Date published: 2018-10-07
Rated 5 out of 5 by from ordered 2 weeks ago and very informative and helpful
Date published: 2018-04-06
Rated 5 out of 5 by from great course for new investor Good insight into life time investing, had my 20 something children watch with me and I think they found it worth while.
Date published: 2018-03-28
Rated 5 out of 5 by from Better than the title suggests I hesitated to get this course because I consider myself pretty experienced at dealing with finances — I figured it would be too basic for me. I ended up getting it because I thought it might be useful for my children and possibly grandchildren, but wanted to watch it first. I am only halfway through the course so far and am delighted: his presentation is engaging, concepts interesting, and has come up with things I didn’t know. It can only get better as I proceed (if not, I will come back and edit my review). Some folks were critical of lecture 2. I thought the theory was correct, but people aren’t machines, and what Professor Finke was suggesting could excuse and set up some very bad habits in young people starting out. So grow up, take it with a grain of salt and have the young people save a nominal amount each payday just to get in the habit. No one is making you do everything exactly as he says, these are only ideas to consider. I will look for other courses by him because I’m finding this one so interesting.
Date published: 2017-11-18
Rated 1 out of 5 by from Dangerous. This is dangerous stuff. He doesn’t even realize how self-contradictory he is. His first lecture emphasizes that we’re not very trustworthy about sticking to plans because of the lymbic system, etc. He uses the rider and elephant analogy. Okay. Suppose that’s true. Then the last thing in the world you’d want to do is make a habit of borrowing when you’re young, because (according to the rider/elephant theory) you’d always think “I’ll start saving tomorrow.” Yet that is exactly what he preaches because he’s learned about the Lifecycle hypothesis. Probably the scariest part of all of this is that he seems totally oblivious to the contradiction. He totally ignores the fairly high rate of bankruptcy, and the causal connection between debt, especially consumption debt (see, e.g. Household Consumption and Personal Bankruptcy, Ning Zhu, J. of Legal Studies, vol. 40, Jan 2011), and depression (see, e.g. Debt and Depression: Causal Links and Social Norm Effects, John Gathergood, Economic Journal, Vol. 122, Sept. 2012). In other words, while he wants you to think that he’s on the cutting edge, he is really trapped in an academic echo-chamber that is quite a bit behind the times. The riskiness of consumption debt is almost impossible to miss, unless you live in an ivory tower. Does he not know that in the US alone almost 10 million people lost their homes in the 2008 crisis and its aftermath? Does he think that has anything to do with debt? I would never recommend this program, because his ideas are so dangerous.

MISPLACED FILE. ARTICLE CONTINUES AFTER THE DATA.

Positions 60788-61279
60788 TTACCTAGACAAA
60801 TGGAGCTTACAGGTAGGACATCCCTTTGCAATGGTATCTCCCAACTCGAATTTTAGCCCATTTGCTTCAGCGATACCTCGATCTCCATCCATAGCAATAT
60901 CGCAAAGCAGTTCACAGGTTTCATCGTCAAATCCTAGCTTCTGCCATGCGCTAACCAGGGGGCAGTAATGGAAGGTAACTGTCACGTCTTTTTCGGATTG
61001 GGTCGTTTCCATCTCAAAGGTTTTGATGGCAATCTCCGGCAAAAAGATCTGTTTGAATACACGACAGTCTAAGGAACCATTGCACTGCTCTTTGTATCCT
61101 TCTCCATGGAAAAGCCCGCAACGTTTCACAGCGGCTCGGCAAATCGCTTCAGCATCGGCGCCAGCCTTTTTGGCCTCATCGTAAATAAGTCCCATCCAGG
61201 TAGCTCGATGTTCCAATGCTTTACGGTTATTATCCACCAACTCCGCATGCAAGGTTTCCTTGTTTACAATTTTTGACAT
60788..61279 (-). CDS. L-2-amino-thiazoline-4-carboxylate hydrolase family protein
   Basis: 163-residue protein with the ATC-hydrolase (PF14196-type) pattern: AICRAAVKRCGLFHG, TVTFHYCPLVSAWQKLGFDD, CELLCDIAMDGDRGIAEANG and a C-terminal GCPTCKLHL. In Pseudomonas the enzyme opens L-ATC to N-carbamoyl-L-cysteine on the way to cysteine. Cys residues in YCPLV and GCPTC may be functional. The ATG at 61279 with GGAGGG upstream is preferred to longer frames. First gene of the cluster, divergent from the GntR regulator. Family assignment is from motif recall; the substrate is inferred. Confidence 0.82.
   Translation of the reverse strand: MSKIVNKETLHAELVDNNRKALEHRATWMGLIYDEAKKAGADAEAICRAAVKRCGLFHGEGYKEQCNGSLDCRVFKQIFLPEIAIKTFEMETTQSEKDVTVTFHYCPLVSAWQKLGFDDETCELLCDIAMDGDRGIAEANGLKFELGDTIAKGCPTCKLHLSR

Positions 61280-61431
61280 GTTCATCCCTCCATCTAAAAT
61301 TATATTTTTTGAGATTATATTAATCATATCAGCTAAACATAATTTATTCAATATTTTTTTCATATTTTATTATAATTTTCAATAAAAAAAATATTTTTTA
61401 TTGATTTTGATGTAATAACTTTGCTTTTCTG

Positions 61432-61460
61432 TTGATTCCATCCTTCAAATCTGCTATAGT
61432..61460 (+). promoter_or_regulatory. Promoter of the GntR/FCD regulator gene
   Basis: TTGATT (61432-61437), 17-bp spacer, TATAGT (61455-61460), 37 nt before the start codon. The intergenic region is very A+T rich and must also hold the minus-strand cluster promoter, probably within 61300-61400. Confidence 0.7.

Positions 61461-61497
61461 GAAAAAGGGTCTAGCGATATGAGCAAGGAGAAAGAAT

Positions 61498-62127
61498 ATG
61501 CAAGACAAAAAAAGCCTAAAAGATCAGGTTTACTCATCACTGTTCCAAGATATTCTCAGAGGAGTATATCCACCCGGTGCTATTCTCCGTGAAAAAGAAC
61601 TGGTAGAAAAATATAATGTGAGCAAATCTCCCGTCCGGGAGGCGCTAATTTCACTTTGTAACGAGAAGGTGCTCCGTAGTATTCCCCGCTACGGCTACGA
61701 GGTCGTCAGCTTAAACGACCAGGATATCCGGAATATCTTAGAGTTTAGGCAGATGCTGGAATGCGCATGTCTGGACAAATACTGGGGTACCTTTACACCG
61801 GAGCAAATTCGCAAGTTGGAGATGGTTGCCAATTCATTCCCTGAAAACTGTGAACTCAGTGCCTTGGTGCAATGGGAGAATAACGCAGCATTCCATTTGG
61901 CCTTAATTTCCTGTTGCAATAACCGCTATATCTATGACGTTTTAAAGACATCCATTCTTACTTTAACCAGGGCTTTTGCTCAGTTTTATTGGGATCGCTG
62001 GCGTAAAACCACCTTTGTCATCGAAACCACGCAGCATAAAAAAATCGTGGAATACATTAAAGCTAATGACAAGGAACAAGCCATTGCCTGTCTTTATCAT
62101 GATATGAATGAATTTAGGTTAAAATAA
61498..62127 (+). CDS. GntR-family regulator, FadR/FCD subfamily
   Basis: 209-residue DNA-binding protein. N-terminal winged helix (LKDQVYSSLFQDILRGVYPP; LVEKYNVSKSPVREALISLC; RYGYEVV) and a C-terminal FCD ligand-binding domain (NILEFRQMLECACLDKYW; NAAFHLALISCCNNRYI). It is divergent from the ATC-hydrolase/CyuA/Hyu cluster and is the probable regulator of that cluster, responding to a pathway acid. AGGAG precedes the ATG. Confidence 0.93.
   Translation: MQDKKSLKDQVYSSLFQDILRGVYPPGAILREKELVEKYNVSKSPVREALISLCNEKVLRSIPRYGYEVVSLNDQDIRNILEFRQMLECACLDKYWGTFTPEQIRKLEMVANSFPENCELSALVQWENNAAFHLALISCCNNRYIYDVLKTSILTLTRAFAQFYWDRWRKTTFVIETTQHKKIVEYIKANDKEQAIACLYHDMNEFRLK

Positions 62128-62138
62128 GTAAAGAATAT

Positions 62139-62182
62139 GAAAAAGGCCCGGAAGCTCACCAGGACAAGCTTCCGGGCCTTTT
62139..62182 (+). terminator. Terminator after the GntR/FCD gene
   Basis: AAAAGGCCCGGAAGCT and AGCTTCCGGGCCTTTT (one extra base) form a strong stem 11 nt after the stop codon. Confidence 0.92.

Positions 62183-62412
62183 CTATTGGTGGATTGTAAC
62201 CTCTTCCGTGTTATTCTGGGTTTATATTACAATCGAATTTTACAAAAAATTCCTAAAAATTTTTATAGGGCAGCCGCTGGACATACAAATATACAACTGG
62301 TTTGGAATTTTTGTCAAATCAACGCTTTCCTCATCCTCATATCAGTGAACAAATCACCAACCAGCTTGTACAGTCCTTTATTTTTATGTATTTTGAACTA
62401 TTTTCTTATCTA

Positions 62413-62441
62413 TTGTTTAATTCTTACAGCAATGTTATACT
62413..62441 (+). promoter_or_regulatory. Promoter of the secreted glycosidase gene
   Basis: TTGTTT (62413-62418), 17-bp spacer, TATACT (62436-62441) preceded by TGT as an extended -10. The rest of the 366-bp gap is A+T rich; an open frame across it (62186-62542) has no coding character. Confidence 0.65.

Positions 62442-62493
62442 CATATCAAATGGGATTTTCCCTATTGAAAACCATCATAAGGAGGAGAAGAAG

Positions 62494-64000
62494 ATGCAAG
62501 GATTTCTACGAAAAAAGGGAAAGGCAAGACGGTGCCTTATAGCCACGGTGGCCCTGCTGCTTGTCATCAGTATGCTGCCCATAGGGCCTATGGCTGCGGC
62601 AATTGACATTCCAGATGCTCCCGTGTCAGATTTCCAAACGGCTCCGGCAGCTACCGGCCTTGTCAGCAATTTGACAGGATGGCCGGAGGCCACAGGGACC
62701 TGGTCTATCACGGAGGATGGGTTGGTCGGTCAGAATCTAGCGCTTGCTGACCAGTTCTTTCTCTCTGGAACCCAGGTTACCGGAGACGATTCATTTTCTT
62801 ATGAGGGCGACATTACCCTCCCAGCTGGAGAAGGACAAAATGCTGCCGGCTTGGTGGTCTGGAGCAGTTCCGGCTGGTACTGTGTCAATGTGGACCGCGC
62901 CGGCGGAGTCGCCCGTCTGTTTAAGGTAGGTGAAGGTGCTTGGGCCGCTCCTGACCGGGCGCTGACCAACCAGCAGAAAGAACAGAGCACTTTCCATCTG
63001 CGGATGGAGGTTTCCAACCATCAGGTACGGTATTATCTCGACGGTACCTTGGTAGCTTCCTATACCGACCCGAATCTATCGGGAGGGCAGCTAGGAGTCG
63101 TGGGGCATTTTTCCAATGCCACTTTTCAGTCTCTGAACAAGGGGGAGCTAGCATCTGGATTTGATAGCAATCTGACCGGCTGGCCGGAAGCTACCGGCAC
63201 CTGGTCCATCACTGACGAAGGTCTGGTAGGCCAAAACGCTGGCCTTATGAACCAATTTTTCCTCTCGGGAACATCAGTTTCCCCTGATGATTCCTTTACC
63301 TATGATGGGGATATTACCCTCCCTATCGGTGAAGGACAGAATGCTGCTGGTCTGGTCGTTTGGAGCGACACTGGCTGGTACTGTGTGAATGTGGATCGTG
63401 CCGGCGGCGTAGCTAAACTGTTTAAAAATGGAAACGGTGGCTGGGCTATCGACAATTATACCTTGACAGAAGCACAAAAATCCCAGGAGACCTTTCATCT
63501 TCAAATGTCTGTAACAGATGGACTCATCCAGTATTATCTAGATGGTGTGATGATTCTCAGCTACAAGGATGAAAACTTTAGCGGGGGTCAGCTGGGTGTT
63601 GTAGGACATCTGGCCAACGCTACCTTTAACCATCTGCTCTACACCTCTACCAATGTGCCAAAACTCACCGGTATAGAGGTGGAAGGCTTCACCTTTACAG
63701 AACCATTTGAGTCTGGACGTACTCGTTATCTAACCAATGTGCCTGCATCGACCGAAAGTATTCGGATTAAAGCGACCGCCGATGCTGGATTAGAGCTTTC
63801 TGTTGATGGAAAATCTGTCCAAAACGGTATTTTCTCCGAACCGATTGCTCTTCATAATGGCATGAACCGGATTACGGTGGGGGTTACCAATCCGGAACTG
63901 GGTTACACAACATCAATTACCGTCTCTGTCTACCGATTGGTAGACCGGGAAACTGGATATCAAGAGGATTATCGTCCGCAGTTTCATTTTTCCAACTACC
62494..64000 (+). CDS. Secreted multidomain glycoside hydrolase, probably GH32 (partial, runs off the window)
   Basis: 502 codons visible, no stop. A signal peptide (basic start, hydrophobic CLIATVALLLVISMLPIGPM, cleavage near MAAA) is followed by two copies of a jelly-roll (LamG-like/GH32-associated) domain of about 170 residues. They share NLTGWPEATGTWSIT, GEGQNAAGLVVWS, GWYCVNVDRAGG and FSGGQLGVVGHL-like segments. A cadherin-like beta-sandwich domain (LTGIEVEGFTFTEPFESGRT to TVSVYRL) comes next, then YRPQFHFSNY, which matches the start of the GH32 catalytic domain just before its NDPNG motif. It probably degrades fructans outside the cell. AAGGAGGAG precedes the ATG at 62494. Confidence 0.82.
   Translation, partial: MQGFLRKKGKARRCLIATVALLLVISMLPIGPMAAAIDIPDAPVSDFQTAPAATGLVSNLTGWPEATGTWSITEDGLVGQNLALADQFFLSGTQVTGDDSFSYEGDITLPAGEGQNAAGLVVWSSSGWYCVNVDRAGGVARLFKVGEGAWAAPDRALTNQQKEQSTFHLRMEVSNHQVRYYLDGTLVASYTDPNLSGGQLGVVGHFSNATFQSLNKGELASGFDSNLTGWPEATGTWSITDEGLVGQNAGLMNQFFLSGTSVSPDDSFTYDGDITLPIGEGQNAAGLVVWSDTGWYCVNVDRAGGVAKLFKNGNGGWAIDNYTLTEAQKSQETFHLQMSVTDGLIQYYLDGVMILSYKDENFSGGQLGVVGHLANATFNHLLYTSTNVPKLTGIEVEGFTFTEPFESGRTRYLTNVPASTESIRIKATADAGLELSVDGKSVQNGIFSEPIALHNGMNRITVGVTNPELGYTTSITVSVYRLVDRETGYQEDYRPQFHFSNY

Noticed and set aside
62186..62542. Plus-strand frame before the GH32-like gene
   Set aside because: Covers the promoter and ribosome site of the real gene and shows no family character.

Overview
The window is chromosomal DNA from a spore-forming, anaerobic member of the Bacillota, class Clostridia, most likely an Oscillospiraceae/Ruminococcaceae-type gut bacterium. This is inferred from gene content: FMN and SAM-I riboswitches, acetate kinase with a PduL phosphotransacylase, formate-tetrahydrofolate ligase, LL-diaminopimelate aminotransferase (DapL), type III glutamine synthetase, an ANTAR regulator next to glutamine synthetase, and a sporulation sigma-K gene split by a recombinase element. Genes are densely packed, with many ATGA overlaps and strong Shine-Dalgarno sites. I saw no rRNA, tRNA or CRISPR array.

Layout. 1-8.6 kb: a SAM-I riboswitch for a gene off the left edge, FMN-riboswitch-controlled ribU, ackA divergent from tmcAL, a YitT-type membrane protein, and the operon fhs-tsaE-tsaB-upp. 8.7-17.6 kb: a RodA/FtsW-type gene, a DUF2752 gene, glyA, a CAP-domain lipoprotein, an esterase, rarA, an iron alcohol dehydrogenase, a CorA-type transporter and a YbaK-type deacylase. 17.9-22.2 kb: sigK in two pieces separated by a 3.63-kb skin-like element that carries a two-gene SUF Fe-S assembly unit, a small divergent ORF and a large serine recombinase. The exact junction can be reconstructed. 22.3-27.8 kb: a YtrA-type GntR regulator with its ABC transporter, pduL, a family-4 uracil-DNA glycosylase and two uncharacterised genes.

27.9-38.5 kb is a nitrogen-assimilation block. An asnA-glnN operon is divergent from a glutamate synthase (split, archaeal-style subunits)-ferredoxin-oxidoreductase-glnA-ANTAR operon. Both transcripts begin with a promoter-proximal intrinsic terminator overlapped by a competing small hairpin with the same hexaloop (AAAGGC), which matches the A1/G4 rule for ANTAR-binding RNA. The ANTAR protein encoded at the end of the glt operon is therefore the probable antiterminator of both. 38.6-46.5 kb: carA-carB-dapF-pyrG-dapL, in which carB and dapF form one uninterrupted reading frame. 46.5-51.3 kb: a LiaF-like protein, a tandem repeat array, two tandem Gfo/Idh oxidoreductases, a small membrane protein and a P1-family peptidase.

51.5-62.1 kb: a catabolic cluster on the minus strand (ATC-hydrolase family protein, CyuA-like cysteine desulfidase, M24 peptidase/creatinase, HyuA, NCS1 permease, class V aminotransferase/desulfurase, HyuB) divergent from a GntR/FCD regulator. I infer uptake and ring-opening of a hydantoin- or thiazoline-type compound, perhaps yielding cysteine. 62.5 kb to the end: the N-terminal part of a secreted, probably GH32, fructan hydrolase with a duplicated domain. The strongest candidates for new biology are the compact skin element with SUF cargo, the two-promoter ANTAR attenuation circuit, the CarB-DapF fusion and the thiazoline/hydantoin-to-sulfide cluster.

Date published: 2017-10-23
Rated 5 out of 5 by from Matches My Experience My late husband was a CPA, CFO. My brother-in-law is a financial planner/stock broker. I am a theatre/music person. I listened to this course for a better grasp of handling my estate and found that I recognized much of what was taught because of life experience with my husband. The material, which is not my favorite topic--that's why I only rated the content 4 stars, was presented in an interesting manner, and I especially was intrigued by the teacher's lifetime financial strategy suggestions. I appreciated the confirmation that I'd been living by sound financial principles, and am anxious to have my children listen to the lectures as well. I believe the information presented will enable them to make better financial choices for their futures. I can vouch for the success that comes from following the sound financial principles presented in this course.
Date published: 2017-09-15
Rated 1 out of 5 by from Starts with silly premise He begins by expounding the idea that our spending should be flat throughout or life. Borrow when young, repay & invest during prime years, then draw down savings in old age. Crazy. Some sections are crammed with ideas that aren't covered in any depth and others vere into trivia that virtually everyone knows.
Date published: 2017-07-20
Rated 5 out of 5 by from Excellent advice on spending over a lifetime The concept of smoothing your spending over the course of your life. Allows you to be able to enjoy your entire life not just a specific period like retirement. The course also focuses on keeping investing simple which lowers fees and minimizes risk. The professor was informative and able to communicate his message in a positive and succinct manner.
Date published: 2017-05-25